13 Insights From Paul Tudor Jones
1. Markets have consistently experienced “100-year events” every five years. While I spend a significant amount of my time on analytics and collecting fundamental information, at the end of the day, I am a slave to the tape (and proud of it).
2. Younger generation are hampered by the need to understand (and rationalize) why something should go up or down. By the time that it becomes self-evident, the move is over.
3. When I got into the business, there was so little information on fundamentals, and what little information one could get was largely imperfect. We learned just to go with the chart. (Why work when Mr. Market can do it for you?)
4. There are many more deep intellectuals in the business today. That, plus the explosion of information on the Internet, creates an illusion that there is an explanation for everything. Hence, the thinking goes, your primary task is to find that explanation.
As a result of this poor approach, technical analysis is at the bottom of the study list for many of the younger generation, particularly since the skill often requires them to close their eyes and trust price action. The pain of gain is just too overwhelming to bear. (more…)
1. Take the Global View: Use a spreadsheet to track your total net worth — not day-to-day price fluctuations.
2. Hope for the best, but expect the worst: Brace for disaster via diversification and learning market history. Expect good investments to do poorly from time to time. Don’t allow temporary under-performance or disaster to cause you to panic.
3. Investigate, then invest: Study companies’ financial statement, mutual funds’ prospectus, and advisors’ background. Do your homework!
4. Never say always: Never put more than 10% of your net worth into any one investment.
5. Know what you don’t know: Don’t believe you know everything. Look across different time periods; ask what might make an investment go down.
6. The past is not prologue: Investors buy low sell high! They don’t buy something merely because it is trending higher.
7. Weigh what they say: Ask any forecaster for their complete track record of predictions. Before deploying a strategy, gather objective evidence of its performance.
8. If it sounds too good to be true, it probably is: High Return + Low Risk + Short Time = Fraud.
9. Costs are killers: Trading costs can equal 1%; Mutual fund fees are another 1-2%; If middlemen take 3-5% of your cash, its a huge drag on returns.
10. Eggs go splat: Never put all your eggs in one basket; diversify across U.S., Foreign stocks, bonds and cash. Never fill your 401(k) with employee company stock.
Decent US dollar move, but certainly nothing sensational
The US dollar caught a quick bid after a roundly-stronger March non-farm payrolls report
. The US added 916K jobs in the month, besting the +660K consensus estimate.
USD/JPY jumped to a high of 110.68 from 110.55 on the data and there were similar USD kneejerk moves higher across the board. Overall though, the market was restrained, owing to holidays in Europe and North America.
Bonds also sold off with US 10-year yields up 2.2 bps to 1.68%. US equities will remain closed today but S&P 500 futures rose by 18 points.
I think this report will add more fuel to the dollar fire on Monday, particularly in USD/JPY and USD/CHF, which benefit from yield differentials. The US dollar fell against CAD on the report and is flat against the antipodeans. I think that’s generally the right idea, as the Canadian economy continues to piggyback on strong US reopening demand.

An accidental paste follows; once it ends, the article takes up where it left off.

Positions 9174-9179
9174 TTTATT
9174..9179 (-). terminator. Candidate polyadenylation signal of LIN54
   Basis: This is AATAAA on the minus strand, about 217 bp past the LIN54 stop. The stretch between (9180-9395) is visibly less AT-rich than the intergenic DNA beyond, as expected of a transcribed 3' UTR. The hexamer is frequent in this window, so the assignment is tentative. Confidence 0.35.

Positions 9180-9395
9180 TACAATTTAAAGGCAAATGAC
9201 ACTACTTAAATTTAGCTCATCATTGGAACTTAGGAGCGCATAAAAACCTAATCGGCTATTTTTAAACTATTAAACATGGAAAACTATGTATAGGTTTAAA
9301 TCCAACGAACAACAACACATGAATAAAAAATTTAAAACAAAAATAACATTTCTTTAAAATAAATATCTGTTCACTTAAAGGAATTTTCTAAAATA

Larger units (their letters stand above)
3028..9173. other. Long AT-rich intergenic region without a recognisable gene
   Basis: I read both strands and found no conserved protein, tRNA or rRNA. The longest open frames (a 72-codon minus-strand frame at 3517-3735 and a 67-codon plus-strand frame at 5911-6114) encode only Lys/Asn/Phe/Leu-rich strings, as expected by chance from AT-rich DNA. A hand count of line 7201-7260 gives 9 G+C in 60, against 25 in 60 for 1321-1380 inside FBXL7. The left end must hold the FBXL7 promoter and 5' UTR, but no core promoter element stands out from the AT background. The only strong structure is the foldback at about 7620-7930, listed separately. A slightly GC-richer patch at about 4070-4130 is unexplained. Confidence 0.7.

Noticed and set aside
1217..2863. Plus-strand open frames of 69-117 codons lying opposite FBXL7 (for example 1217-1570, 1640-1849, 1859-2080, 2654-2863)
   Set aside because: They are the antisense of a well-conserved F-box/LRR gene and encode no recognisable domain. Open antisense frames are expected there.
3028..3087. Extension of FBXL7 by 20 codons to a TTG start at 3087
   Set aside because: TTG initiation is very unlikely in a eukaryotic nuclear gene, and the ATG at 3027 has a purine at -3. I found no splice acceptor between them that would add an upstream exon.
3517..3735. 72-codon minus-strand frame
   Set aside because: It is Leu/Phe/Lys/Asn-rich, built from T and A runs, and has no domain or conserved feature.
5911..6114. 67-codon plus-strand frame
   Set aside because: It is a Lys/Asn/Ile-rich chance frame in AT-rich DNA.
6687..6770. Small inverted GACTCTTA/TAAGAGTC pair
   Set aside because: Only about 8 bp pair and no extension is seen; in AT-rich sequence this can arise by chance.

9 Laws of Cognition
1: There are no benefits without costs (creativity vs learning)
2: Action molds perception
3: Feeling Comes first (before recognition)
4: The mind can override perception (confirmation bias)
5: Cognition mirrors perception
6: Spatial thinking is the foundation of abstract thought
7: The mind fills in misinformation
8: When thought overflows the mind, the mind puts it in the world
9: We organize stuff in the world the way we organize stuff in the mind.
European markets will be closed on next Monday as well
It will also be a holiday in Australia, New Zealand, and China so expect the Asian and European trading sessions to be extremely quiet with liquidity conditions severely impacted.
Besides that, just take note that US markets will return on Monday next week. Technically, Treasuries are open for a half-day today but amid holiday-thin liquidity, we are likely to see “proper” moves take place next Monday instead.
However, with non-farm payrolls posing a risk, there is an off-chance to see exacerbated moves in response to any major surprises in the data today.
All quiet in Europe amid the Easter holiday
It is Good Friday today and most European markets are observing a holiday, with FX being the only notable market open ahead of the weekend.
The dollar is keeping steadier with little change observed across the board after a pullback yesterday, with Treasuries seeing a bid before the extended break.
Most dollar pairs are sitting within a 0.1% change at the moment, reflecting a lack of interest amid thinner liquidity conditions with all eyes on the US payrolls later today.
If anything, there might be outsized moves on dollar pairs depending on the nature of the surprise. Otherwise, it may be more of a fluff and a whimper before the week officially comes to a close later in the day.
Watch out for USD/JPY as it continues to hover below 111.00 with resistance seen around 110.84-96 and near-term support seen closer towards 110.42-43 and then the 23.6 retracement level and 100-hour moving average @ 110.36-37.
Despite a bit of a pullback in the dollar over the last two days, the greenback is still headed for a third straight weekly gain – the first time since February last year.